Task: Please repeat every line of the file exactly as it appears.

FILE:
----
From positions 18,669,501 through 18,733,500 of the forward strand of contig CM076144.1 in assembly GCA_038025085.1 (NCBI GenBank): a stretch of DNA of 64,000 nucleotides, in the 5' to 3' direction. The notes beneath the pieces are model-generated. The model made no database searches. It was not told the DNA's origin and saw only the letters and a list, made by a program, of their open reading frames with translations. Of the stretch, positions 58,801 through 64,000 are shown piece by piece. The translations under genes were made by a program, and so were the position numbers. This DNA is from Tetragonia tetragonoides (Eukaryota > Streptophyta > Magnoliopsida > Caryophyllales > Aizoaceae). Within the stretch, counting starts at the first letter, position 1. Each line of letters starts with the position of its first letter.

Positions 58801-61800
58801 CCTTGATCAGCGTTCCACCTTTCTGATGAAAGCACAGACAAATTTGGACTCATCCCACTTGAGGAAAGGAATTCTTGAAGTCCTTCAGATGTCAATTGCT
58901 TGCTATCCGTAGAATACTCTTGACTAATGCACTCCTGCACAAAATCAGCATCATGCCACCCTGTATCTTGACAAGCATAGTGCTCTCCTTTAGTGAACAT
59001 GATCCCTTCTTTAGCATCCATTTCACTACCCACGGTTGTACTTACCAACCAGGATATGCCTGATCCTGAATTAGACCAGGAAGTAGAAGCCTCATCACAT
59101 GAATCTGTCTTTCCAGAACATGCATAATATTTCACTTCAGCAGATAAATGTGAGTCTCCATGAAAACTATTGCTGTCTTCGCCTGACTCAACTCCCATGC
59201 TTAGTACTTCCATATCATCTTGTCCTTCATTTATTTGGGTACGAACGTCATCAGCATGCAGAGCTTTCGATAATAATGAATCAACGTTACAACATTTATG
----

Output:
From positions 18,669,501 through 18,733,500 of the forward strand of contig CM076144.1 in assembly GCA_038025085.1 (NCBI GenBank): a stretch of DNA of 64,000 nucleotides, in the 5' to 3' direction. The notes beneath the pieces are model-generated. The model made no database searches. It was not told the DNA's origin and saw only the letters and a list, made by a program, of their open reading frames with translations. Of the stretch, positions 58,801 through 64,000 are shown piece by piece. The translations under genes were made by a program, and so were the position numbers. This DNA is from Tetragonia tetragonoides (Eukaryota > Streptophyta > Magnoliopsida > Caryophyllales > Aizoaceae). Within the stretch, counting starts at the first letter, position 1. Each line of letters starts with the position of its first letter.

Positions 58801-61800
58801 CCTTGATCAGCGTTCCACCTTTCTGATGAAAGCACAGACAAATTTGGACTCATCCCACTTGAGGAAAGGAATTCTTGAAGTCCTTCAGATGTCAATTGCT
58901 TGCTATCCGTAGAATACTCTTGACTAATGCACTCCTGCACAAAATCAGCATCATGCCACCCTGTATCTTGACAAGCATAGTGCTCTCCTTTAGTGAACAT
59001 GATCCCTTCTTTAGCATCCATTTCACTACCCACGGTTGTACTTACCAACCAGGATATGCCTGATCCTGAATTAGACCAGGAAGTAGAAGCCTCATCACAT
59101 GAATCTGTCTTTCCAGAACATGCATAATATTTCACTTCAGCAGATAAATGTGAGTCTCCATGAAAACTATTGCTGTCTTCGCCTGACTCAACTCCCATGC
59201 TTAGTACTTCCATATCATCTTGTCCTTCATTTATTTGGGTACGAACGTCATCAGCATGCAGAGCTTTCGATAATAATGAATCAACGTTACAACATTTATG